5 December 2021: Where has this year gone!? 26 days til a new year, 20 days until Christmas. Seems like we were just last week sitting on the beach and sailing our boats. Wearing bathing suits (Yes, I realize that some of you may not be in cold weather, but here in the northeast, it's surely not bathing suit weather! (And yes, I know some of you are "frost biters" sailing throughout the winter months,, but for most of us, boating is a warm weather pleasure!)
On a positive note, I am pleased, amazed, and humbled to report that Maritime Maunder has attained over 130,000 - 130,350 to be exact - readers. Thank you for your attention and I will continue to try and post interesting maritime items of general interest (to the maritime world)!
Today's post is of general interest and of equal import to flyers as well as those who go to sea: the use of the word MAYDAY. Some years ago, I recall reporting a couple of incidents here on the Atlantic Coast of people hoaxing the Coast Guard with a "mayday" call. They were ultimately caught and hopefully now enjoying life a bit poorer and looking through bars.
In May 2020, the pilot of Pakistan International Airlines Flight PK 8303 reported technical problems and uttered the dreaded "mayday" alert. "We have lost two engines. Mayday, mayday, mayday," were the pilot's last words, according to Business Insider. Ninety-seven people perished.
"Mayday!" is an international distress call used by airplane pilots, boat captains and some emergency response personnel. The U.S. Coast Guard deals with roughly 25,000 distress calls every year, some of which involve the "mayday" code.
The signal arose just after World War I, as air traffic between Britain and mainland Europe increased dramatically. All nearby nations needed an internationally understood signal that would alert authorities to urgent aircraft problems.
Why not just use the standard "SOS" call that navy captains used when they were in trouble? Well, ships communicated through telegraph using Morse code, and this technology made "SOS" (three dots, three dashes, three dots) unmistakable. By contrast, aircraft pilots used radio calls, and "SOS," owing to its consonants, could be misheard as other letters, like "F."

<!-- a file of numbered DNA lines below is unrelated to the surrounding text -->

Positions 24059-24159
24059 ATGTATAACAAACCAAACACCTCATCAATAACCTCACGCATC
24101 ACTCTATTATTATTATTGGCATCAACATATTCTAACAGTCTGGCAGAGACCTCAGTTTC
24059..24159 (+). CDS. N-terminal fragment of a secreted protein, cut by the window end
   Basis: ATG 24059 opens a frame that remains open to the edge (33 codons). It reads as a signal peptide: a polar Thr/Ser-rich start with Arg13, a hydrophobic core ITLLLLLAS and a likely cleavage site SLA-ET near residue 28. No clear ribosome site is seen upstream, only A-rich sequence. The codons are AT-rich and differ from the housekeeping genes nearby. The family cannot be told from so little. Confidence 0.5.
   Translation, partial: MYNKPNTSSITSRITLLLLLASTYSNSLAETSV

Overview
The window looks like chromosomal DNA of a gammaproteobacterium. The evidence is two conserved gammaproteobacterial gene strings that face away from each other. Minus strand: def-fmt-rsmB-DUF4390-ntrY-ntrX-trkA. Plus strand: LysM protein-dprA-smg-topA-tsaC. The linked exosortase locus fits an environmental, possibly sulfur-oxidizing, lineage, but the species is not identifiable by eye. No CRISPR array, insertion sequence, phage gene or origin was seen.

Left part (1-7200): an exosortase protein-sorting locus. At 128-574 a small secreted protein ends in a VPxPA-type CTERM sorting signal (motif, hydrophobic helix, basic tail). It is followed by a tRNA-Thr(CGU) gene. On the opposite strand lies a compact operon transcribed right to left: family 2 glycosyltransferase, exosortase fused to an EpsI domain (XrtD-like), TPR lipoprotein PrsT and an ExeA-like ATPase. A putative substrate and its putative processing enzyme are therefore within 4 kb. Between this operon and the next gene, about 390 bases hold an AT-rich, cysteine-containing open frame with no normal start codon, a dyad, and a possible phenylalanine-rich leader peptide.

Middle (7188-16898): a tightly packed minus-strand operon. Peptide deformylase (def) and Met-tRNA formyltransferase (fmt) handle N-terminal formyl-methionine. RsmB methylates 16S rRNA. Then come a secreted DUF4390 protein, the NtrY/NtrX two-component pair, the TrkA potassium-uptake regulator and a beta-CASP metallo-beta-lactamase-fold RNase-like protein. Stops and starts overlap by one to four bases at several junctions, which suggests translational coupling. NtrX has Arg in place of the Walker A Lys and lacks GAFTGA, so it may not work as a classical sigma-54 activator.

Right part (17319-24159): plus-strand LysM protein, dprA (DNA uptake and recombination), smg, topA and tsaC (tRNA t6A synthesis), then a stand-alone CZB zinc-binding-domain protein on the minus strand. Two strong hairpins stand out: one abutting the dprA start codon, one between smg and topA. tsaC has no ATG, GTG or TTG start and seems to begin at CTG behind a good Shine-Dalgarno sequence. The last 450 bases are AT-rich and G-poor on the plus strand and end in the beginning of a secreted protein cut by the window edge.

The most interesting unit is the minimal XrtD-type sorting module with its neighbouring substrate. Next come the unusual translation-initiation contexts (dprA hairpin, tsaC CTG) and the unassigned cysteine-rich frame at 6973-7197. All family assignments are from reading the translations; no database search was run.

Frederick Stanley Mockford, a senior radio officer in London, was put in charge of finding an appropriate code word. He reasoned that because so much of the air traffic flew between Croydon and Le Bourget Airport in Paris, it might make sense to use a derivative of a French word.
He came up with "mayday," the French pronunciation of "m'aider" ("help me"), which itself is a distilled version of "venez m'aider," or "come help me." The U.S. formally adopted "mayday" as a distress signal in 1927.
Due to radio interference and loud ambient noise, pilots and captains are told to repeat the word three times: "Mayday, mayday, mayday." The repetition also serves to distinguish the transmission from others that simply refer to the mayday call.
Given its importance, most people respect the mayday signal and use it only when absolutely necessary. Sadly, the Coast Guard occasionally deals with hoax calls, owing in large part due to the virtually untraceable VHF radio signals it uses to receive distress signals. As a result, hundreds of thousands of dollars and countless man-hours may be wasted trying to rescue people who were never in danger. People who abuse this system can be jailed for up to 10 years and fined $250,000.
"Mayday" is the signal that there's an urgent and life-threatening situation in progress. However, operators can also fall back on, "pan-pan," which means you have an urgent situation that's not immediately putting lives at risk – for instance, your boat ran out of fuel and you need assistance.
As a final reminder, please think before you grab that mic and start hollering "mayday" when you've run out of gas or beer. It's for use in dire emergency when lives are on the line.
Until next time friends. And thanks for the interest in our blog!